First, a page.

Exhaust gas

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A diesel-powered truck emits an exhaust gas rich in black particulate matter when starting its engine.

Exhaust gas or flue gas is emitted as a result of the combustion of fuels such as natural gas, gasoline/petrol, diesel fuel, fuel oil or coal. According to the type of engine, it is discharged into the atmosphere through an exhaust pipe, flue gas stack or propelling nozzle. It often disperses downwind in a pattern called an exhaust plume.


The largest part of most combustion gas is nitrogen (N2), water vapor (H2O) (except with pure-carbon fuels), and carbon dioxide (CO2) (except for fuels without carbon); these are not toxic or noxious (although carbon dioxide is generally recognized as a greenhouse gas that contributes to global warming). A relatively small part of combustion gas is undesirable noxious or toxic substances, such as carbon monoxide (CO) from incomplete combustion, hydrocarbons (properly indicated as CxHy, but typically shown simply as "HC" on emissions-test slips) from unburnt fuel, nitrogen oxides (NOx) from excessive combustion temperatures, ozone (O3), and particulate matter (mostly soot).

Exhaust gas temperature[edit]

Exhaust gas temperature (EGT) is important to the functioning of the catalytic converter of an internal combustion engine. It may be measured by an exhaust gas temperature gauge. EGT is also a measure of engine health in gas-turbine engines (see below).


Spark-ignition engines[edit]

In spark-ignition engines the gases resulting from combustion of the fuel and air mix are called exhaust gases. The composition varies from petrol to diesel engines, but is around these levels:

Combustion-engine exhaust gases[1]
All figures are approximate
This table DOES NOT correctly reflect graph presented on page 6 of referenced document!
The 10% oxygen for "diesel" is likely if the engine was idling, e.g. in a test rig. It is much less if the engine is running under load.
 % of total
Compound Petrol Diesel
N2 71 67
CO2 14 12
H2O 12 11
O2 10
Trace elements[citation needed] < 0.5 ~ 0.3
NOx < 0.25 < 0.15
CO 1 - 2 < 0.045
PM < 0.045
CxHy < 0.25 < 0.03
SO2 possible traces < 0.03
  • N2 = Nitrogen
  • CO2 = Carbon dioxide
  • H2O = Water
  • O2 = Oxygen
  • CxHy (or Hx or HC) = Hydrocarbons
  • CO = Carbon monoxide
  • NOx = Nitrogen oxides
  • SO2 = Sulphur dioxide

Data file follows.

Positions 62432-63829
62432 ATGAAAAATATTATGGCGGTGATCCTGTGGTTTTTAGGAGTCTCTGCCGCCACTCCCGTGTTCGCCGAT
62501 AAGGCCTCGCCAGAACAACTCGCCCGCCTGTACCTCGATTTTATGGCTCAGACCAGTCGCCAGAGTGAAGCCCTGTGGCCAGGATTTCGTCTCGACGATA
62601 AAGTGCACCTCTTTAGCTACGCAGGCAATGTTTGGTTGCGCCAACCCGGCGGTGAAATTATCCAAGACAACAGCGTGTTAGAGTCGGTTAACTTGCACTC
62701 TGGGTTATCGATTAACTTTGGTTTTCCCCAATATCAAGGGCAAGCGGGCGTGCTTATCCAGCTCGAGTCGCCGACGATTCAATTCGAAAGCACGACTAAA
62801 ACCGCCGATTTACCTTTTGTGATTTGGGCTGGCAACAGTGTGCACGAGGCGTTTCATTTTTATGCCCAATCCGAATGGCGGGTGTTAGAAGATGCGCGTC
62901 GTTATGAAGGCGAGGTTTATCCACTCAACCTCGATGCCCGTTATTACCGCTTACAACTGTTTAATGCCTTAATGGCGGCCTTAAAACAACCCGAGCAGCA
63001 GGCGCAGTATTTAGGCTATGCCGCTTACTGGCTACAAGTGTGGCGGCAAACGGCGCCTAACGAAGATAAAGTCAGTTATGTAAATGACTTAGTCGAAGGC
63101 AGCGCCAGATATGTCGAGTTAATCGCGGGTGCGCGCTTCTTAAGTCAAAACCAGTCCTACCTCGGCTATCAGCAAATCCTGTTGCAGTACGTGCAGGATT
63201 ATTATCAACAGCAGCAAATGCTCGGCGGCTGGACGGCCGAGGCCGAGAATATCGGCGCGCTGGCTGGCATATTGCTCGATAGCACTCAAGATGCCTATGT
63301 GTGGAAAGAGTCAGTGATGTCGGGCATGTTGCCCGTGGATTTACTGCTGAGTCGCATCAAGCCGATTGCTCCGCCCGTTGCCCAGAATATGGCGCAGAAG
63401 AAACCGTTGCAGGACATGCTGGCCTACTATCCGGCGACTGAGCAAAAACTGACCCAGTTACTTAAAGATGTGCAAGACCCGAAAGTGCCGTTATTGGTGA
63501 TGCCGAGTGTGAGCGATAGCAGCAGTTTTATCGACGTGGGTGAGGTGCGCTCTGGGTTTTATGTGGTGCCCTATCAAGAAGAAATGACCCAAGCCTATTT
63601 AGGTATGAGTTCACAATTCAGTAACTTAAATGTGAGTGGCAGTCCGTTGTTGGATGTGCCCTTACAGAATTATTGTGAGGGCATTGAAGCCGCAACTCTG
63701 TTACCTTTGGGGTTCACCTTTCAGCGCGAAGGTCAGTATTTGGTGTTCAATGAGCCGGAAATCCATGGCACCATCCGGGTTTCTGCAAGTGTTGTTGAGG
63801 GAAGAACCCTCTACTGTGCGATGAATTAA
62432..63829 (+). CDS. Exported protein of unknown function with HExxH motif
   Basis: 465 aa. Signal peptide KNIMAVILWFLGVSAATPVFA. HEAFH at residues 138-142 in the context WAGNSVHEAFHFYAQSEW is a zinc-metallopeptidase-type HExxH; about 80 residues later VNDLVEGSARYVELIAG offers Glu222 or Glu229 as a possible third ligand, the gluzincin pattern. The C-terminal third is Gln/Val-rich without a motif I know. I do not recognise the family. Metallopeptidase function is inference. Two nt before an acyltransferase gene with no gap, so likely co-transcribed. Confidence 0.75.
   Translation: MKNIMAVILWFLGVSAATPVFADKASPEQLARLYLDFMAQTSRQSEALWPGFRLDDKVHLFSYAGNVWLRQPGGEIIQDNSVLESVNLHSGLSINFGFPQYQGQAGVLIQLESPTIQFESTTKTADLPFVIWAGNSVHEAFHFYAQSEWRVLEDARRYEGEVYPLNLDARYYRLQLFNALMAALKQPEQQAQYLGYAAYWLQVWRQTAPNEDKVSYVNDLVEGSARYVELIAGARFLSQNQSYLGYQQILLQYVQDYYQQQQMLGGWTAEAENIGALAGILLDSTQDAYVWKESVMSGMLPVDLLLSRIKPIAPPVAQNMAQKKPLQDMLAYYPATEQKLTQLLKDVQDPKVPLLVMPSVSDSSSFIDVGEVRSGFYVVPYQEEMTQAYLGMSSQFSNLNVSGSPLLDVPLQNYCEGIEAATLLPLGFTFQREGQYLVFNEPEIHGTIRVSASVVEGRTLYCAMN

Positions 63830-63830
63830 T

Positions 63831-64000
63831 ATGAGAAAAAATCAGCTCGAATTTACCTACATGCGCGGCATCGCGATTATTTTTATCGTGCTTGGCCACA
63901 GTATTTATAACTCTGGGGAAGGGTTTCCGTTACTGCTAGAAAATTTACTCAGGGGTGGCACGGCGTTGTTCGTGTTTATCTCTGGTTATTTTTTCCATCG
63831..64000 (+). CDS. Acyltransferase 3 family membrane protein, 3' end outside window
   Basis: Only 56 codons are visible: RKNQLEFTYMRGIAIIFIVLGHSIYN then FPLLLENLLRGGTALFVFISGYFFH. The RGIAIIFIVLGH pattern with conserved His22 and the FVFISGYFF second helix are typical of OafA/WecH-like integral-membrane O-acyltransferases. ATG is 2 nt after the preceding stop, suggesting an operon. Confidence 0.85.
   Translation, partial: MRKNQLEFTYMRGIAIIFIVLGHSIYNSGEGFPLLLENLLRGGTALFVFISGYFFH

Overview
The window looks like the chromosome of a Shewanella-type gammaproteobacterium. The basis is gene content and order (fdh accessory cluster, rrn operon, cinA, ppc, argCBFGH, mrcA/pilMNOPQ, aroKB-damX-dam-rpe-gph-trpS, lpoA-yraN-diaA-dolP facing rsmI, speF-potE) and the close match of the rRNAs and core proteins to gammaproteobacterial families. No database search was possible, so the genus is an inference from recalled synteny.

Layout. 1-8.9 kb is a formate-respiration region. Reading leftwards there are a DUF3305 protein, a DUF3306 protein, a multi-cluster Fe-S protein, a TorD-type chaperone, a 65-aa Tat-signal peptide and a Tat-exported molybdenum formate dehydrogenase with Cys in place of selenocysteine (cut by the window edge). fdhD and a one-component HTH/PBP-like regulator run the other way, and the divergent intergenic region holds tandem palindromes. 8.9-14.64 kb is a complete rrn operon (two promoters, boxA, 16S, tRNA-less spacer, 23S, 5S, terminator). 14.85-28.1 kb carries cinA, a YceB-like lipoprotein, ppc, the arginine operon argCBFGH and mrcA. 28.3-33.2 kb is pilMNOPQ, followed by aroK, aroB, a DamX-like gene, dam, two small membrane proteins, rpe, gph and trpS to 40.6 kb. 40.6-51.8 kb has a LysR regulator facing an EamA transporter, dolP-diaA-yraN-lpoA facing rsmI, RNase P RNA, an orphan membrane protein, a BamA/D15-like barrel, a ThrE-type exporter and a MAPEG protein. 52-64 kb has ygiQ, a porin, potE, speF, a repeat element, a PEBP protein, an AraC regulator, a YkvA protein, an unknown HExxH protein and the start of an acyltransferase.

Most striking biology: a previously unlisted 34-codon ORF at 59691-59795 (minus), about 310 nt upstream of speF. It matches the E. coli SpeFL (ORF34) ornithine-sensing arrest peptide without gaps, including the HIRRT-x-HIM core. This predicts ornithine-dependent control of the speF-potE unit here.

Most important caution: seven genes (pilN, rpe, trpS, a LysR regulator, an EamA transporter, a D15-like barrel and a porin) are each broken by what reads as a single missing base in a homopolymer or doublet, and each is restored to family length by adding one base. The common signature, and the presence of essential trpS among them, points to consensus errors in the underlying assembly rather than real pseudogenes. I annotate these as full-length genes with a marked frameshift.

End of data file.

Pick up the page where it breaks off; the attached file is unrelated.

• PM = Particulate matter

Nitromethane additive[edit]

Exhaust gas from an internal combustion engine whose fuel includes nitromethane will contain nitric acid vapour, which when inhaled causes a muscular reaction making it impossible to breathe. People exposed to it should wear a gas mask.[2]

Diesel engines[edit]

See Diesel exhaust; Soot.

Gas-turbine engines[edit]

  • In aircraft gas turbine engines, "exhaust gas temperature" (EGT) is a primary measure of engine health. Typically the EGT is compared with a primary engine power indication called "engine pressure ratio" (EPR). For example: at full power EPR there will be a maximum permitted EGT limit. Once an engine reaches a stage in its life where it reaches this EGT limit, the engine will require specific maintenance in order to rectify the problem. The amount the EGT is below the EGT limit is called EGT margin. The EGT margin of an engine will be greatest when the engine is new, or has been overhauled. For most airlines, this information is also monitored remotely by the airline maintenance department by means of ACARS.

Jet engines and rocket engines[edit]

What looks like exhaust from jet engines, is actually contrail. (Jet flying over the United States Air Force Academy in Colorado Springs, Colorado).

In jet engines and rocket engines, exhaust from propelling nozzles which in some applications shows shock diamonds.[citation needed]

From burning coal[edit]

Steam engines[edit]

In steam engine terminology the exhaust is steam that is now so low in pressure that it can no longer do useful work.


Pollution reduction[edit]

Emission standards focus on reducing pollutants contained in the exhaust gases from vehicles as well as from industrial flue gas stacks and other air pollution exhaust sources in various large-scale industrial facilities such as petroleum refineries, natural gas processing plants, petrochemical plants and chemical production plants.[3][4] However, these are often referred to as flue gases. Catalytic converters in cars intend to break down the pollution of exhaust gases using a catalyst. Scrubbers in ships intend to remove the sulfur dioxide (SO2) of marine exhaust gases. The regulations on marine sulfur dioxide emissions are tightening, however only a small number of special areas worldwide have been designated for low sulfur diesel fuel use only.

One of the advantages claimed for advanced steam technology engines is that that they produce smaller quantities of toxic pollutants (e.g. oxides of nitrogen) than petrol and diesel engines of the same power.[citation needed] They produce larger quantities of carbon dioxide but less carbon monoxide due to more efficient combustion.

See also[edit]

Automobile exhaust


  1. ^ Self-Study Programme 230: Motor Vehicle Exhaust Emissions (PDF). AUDI. April 2000. Retrieved 23 March 2012. 
  2. ^ turbofast.com
  3. ^ EPA Plain English Guide to the Clean Air Act
  4. ^ US EPA Publication AP 42, Fifth Edition, Compilation of Air Pollutant Emission Factors

External links[edit]